The Wall Street Journal: Shares Of Deal Targets Reflect Regulatory Fear
Shares of some high-profile takeover targets are trading at steep discounts to the prices of deals they signed, showing fissures may lurk in the current deal boom. ... Cigna Corp.’s stock is 22% below the value of Anthem Inc.’s $48 billion offer, while oil-field-services provider Baker Hughes Inc. trades 17% cheaper than the price of its pending $35 billion sale to Halliburton Co.​ ... Meanwhile, there have been signs that regulators take a dim view of some of the big pending deals. They are closely reviewing both Anthem’s deal for Cigna and the $34 billion proposed tie-up of Aetna Inc. and Humana Inc. Together, the two deals would trim the number of big health insurers from five to three. (Hoffman, 11/18)

The Washington Post: Top VA Official: Private Doctors Must Be ‘Part Of The Fabric Of VA Care’
A top Veterans Affairs official told lawmakers Wednesday that the government’s network of private doctors available to veterans at taxpayer expense is “too complicated” for veterans, physicians and VA employees. Deputy Secretary Sloan Gibson, laying out an ambitious plan to merge and expand VA’s private health-care system, said reforming what has become an inefficient, unwieldy bureaucracy is crucial to making outside care “part of the fabric of VA care” to meet a growing demand from veterans. (Rein, 11/18)

The Wall Street Journal: Clinton And Sanders Escalate Sniping On Health-Care Taxes
Democratic presidential contenders Hillary Clinton and Sen. Bernie Sanders for months have warily circled one another, contrasting their policy ideas in mostly gentle terms. No more. This week, Mrs. Clinton, the front-runner, unloaded on the Vermont senator, charging that Mr. Sanders would raise taxes on the middle class to pay for his single-payer health-care plan that would have the government replace private insurance companies to pay claims. (Meckler, 11/18)

The New York Times: Reviews Reveal Divisions Within The Clinton Health Initiative, Starting At The Top
Its chief executive, Ira C. Magaziner, who is admired as a brilliant, farsighted leader, has long alienated co-workers at the Clinton Foundation. But a harsh new set of complaints about Mr. Magaziner were captured this year in a performance review, with most of the grievances coming from the board of the Clinton Health Access Initiative, or CHAI, of which Chelsea Clinton is a member. The review said Mr. Magaziner had shown “disdain” for the health initiative’s board, exhibited “duplicitousness with management” and displayed a “lack of transparency” and “dismissive behavior” toward Clinton family members. (Haberman, 11/18)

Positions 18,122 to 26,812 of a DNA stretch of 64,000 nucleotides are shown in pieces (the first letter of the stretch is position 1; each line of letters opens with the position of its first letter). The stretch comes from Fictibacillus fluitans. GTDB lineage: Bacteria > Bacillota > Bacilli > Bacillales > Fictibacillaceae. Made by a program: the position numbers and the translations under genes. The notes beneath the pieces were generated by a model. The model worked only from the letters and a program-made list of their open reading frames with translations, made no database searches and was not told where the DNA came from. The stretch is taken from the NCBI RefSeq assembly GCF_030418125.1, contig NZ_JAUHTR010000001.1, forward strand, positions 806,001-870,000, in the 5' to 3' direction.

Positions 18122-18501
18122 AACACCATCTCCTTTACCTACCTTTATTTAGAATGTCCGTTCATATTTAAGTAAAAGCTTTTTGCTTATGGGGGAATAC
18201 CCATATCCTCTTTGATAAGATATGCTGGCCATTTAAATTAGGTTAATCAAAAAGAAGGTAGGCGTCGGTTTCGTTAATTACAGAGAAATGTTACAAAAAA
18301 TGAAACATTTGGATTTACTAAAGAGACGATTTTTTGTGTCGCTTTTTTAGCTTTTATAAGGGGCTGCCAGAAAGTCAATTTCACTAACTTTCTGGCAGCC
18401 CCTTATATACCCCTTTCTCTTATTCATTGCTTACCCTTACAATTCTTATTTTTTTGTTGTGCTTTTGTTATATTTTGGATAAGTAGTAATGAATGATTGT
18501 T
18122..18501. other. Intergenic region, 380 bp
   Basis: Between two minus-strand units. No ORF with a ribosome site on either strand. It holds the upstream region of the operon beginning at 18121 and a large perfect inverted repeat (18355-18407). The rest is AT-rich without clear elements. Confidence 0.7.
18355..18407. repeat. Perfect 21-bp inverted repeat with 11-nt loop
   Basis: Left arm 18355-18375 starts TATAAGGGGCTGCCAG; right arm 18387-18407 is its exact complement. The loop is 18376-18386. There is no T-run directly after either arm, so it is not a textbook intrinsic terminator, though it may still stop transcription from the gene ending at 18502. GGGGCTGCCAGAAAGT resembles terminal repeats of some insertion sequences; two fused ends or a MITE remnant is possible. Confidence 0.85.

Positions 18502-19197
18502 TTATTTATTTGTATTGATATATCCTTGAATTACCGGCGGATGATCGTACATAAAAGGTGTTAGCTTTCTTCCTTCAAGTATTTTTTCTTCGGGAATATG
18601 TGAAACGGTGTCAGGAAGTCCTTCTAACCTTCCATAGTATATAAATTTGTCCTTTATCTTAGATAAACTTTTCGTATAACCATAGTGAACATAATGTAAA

The Wall Street Journal's Washington Wire: Club For Growth, Long An Establishment Gadfly, Takes Aim At Outsider Carly Fiorina
The conservative Club for Growth is casting doubt on another Republican presidential contender with less experience in elected office than many of her rivals. ... The group plans to release a research paper Thursday that questions Mrs. Fiorina’s commitment to the small-government, free-market policies the group advocates. The Club has raised similar doubts about businessman Donald Trump and retired neurosurgeon Ben Carson. The seven-page research document calls attention to Mrs. Fiorina’s past support for tax breaks for specific industries, inconsistent positions on spending issues, and general lack of specificity in how she would reform Medicare and Social Security. (O'Connor, 11/18)

The Associated Press: Kasich Aides Helped Craft Abortion Restrictions
Believing state legislators were solely responsible for abortion restrictions added to the 2013 budget bill, activists and editorialists across Ohio called on Gov. John Kasich to veto the provisions. What they didn't know at the time was that Kasich's office had a hand in developing some of the language. Among other things, the provisions required abortion clinics to have emergency-transfer agreements with hospitals, prevented public hospitals from joining those agreements and strengthened the state health director's authority to refuse exceptions. The combination contributed to clinic closures or near-closures in several cities. (11/18)

The Washington Post: American Medical Association Urges Ban On TV Drug Ads
If one of doctors’ largest lobbying groups has its way, the sun will soon set on the digitally-enhanced world of bright blue skies and fluffy clouds occupied by smiling patients in TV drug ads. The American Medical Association voted this week in favor of a ban on such direct-to-consumer (DTC) advertising of prescription drugs and medical devices. The resolution, approved by the AMA’s House of Delegates, has no immediate impact as only the Food and Drug Administration or Congress has the power to ban pharmaceutical advertising. (Moyer, 11/19)